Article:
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Ontario will now provide free therapy to those with anxiety and depression

Ontario will now provide free therapy to those with anxiety and depression

Ontario's Health Minister Christine Elliott announced the new $20 million program, Mindability, earlier this week.

Soon enough, residents of Ontario, a province in Canada, will be able to access free therapy if they have been diagnosed with anxiety or depression, The Huffington Post reports. The move is part of a new program called Mindability and was announced by Health Minister Christine Elliott on Tuesday, March 3. At present, mental health services are only covered by the Ontario Health Insurance Plan if they are provided by a family doctor, at a hospital, or by a psychiatrist. However, not everyone needs to visit a psychiatrist in order to tackle their mental health problems. Therefore, this new initiative will provide much-needed access to help to those who would have otherwise been underserved.

 



 

 

"Mindability will be funded just like OHIP [Ontario Health Insurance Plan], with no out-of-pocket cost to patients," Minister Elliott stated. "Through this groundbreaking program, an individual will receive an assessment from a trained mental health clinician and offered a therapy program that best addresses their level of need." The program will provide cognitive behavioral therapy for those diagnosed with anxiety and/or depression. Should a patient have more severe issues that need to be addressed, they will have access to more specialized services. She clarified, "If it’s a more acute episode, if it’s something else that’s happening, they will be treated elsewhere."

 



 

 

Minister Elliott also pointed out that not everyone needs to see a psychiatrist. As there are already long waiting lists in order to see one, Mindability is expected to ease the burden on Ontario's existing mental health infrastructure. She affirmed, "Ontario is finally, finally turning a corner." Under the new program, patients will be able to sign up online, over a quick phone call, or even by text message. This makes access a whole lot easier and more seamless. After registering, patients will be given either internet modules and workbooks in addition to over-the-phone coaching or in-person group or individual therapy.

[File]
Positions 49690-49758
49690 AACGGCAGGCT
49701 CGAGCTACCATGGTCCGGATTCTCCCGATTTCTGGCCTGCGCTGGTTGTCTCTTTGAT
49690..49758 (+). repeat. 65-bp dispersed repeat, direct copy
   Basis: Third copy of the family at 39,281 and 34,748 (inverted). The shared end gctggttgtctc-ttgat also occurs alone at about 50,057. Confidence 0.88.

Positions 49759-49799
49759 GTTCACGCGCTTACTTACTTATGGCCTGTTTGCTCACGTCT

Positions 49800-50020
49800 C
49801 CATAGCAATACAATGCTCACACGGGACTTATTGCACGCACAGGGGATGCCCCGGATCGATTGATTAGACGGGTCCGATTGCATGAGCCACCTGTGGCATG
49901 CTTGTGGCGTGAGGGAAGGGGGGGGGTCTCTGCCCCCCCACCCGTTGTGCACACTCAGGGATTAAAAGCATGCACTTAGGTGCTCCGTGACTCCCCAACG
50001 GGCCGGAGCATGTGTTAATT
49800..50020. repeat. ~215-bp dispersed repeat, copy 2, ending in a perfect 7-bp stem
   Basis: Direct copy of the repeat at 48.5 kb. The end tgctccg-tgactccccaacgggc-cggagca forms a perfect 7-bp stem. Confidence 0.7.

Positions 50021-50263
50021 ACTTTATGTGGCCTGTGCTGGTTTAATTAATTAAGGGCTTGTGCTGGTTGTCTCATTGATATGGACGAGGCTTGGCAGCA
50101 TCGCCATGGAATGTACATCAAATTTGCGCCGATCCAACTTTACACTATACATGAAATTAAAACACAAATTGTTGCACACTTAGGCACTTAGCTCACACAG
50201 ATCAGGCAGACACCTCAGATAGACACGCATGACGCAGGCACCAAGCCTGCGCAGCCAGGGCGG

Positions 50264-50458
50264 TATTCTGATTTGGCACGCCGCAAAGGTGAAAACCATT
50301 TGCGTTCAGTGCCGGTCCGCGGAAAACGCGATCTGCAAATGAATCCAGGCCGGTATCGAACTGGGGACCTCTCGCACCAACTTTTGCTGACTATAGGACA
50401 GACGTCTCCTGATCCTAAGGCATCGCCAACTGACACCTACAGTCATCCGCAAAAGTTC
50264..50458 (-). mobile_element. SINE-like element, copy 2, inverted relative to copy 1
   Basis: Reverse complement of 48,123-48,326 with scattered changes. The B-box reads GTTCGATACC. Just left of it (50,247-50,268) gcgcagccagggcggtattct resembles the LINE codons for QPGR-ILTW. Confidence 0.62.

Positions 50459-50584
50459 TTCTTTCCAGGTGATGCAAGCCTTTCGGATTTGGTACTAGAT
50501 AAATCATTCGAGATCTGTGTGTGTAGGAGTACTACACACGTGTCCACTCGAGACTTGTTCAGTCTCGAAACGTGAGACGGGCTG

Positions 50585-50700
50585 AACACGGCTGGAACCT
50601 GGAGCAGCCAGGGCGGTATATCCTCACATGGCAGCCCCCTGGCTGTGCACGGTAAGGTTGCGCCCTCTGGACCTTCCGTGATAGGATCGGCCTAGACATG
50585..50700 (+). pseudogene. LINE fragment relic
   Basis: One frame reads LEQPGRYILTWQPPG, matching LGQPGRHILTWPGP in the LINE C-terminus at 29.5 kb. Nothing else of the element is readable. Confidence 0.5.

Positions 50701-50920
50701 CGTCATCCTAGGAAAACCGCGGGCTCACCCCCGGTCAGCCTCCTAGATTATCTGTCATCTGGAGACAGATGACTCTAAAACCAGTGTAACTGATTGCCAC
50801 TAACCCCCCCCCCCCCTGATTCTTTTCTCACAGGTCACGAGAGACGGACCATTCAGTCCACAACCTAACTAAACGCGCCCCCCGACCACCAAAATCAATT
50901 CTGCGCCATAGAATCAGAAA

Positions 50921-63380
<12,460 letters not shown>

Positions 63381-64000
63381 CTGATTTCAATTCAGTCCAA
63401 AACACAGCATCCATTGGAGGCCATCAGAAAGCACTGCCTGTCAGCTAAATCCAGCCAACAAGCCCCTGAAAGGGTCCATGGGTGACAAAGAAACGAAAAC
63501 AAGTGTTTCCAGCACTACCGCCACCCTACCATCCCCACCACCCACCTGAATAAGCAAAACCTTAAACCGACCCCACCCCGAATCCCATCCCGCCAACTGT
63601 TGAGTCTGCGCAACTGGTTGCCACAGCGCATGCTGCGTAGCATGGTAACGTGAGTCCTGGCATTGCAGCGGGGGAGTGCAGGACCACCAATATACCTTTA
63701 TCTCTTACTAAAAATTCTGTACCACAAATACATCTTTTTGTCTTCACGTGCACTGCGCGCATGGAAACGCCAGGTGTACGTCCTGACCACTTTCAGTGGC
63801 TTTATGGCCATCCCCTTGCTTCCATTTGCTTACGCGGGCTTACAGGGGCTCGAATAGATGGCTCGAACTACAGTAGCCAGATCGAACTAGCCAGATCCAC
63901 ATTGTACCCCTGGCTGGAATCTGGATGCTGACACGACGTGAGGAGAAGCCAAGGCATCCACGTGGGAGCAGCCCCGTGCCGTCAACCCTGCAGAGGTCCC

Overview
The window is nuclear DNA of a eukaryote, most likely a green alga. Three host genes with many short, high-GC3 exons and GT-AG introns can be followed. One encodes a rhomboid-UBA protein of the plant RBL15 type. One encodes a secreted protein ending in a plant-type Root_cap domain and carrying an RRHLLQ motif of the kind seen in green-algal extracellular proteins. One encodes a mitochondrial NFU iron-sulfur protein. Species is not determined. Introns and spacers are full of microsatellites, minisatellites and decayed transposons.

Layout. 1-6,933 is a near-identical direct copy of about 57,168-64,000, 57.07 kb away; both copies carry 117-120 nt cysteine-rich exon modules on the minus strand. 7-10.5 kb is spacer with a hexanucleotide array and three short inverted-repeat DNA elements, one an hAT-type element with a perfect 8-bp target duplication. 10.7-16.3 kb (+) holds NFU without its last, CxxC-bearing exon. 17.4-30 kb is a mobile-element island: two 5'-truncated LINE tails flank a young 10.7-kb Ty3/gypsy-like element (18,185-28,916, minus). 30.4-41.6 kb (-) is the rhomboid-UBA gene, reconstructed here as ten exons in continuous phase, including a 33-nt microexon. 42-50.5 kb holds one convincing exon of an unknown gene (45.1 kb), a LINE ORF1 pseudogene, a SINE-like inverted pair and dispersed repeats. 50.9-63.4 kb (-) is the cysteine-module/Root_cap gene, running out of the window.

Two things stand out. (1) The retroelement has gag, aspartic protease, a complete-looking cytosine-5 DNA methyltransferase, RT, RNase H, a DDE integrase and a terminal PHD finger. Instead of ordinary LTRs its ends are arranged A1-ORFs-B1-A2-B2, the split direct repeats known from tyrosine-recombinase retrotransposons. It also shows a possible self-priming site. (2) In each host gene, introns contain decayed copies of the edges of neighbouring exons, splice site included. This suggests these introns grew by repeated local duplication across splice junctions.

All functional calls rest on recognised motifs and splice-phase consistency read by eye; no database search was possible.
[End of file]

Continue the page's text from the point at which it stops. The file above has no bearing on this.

Though a specific pilot date has not been announced, the program will be launched in Spring 2020. This year, the government is spending a total of $20 million. By the end of the year, Mindability will be extended in order to help more residents and cover even more services. When fully implemented at the end of three to four years, the program is projected to help at least 80,000 individuals. Mental health services, after all, are not a "one size fits all" solution, as the Minister noted. "No [two] patients are the same. We all know that," she stated. "The long-haul truck driver feeling isolated from friends and family, the middle-aged professional struggling with work performance, the Grade 11 student whose studies are now slipping: Each of these individuals has unique needs. But by matching them with the most appropriate level of support, Mindability will make a real difference in their lives."

 



 

 

Nonetheless, mental health experts have reminded Minister Elliott that this new strategy must be matched with increased funding in the future. In order to truly make an impact, it has been estimated that the government will need to spend a minimum of $380 million more every year so as to reduce wait times for services outside of Mindability's offerings, including intensive therapy and supportive housing. Green party Leader Mike Schreiner agreed with mental health service providers who believe more funding is required. "I’m skeptical of the premier’s commitment to investing in front-line mental health solutions," he shared. Irrespective, it is hoped that Minability is the stepping stone to a more progressive mental healthcare solution.

 



 

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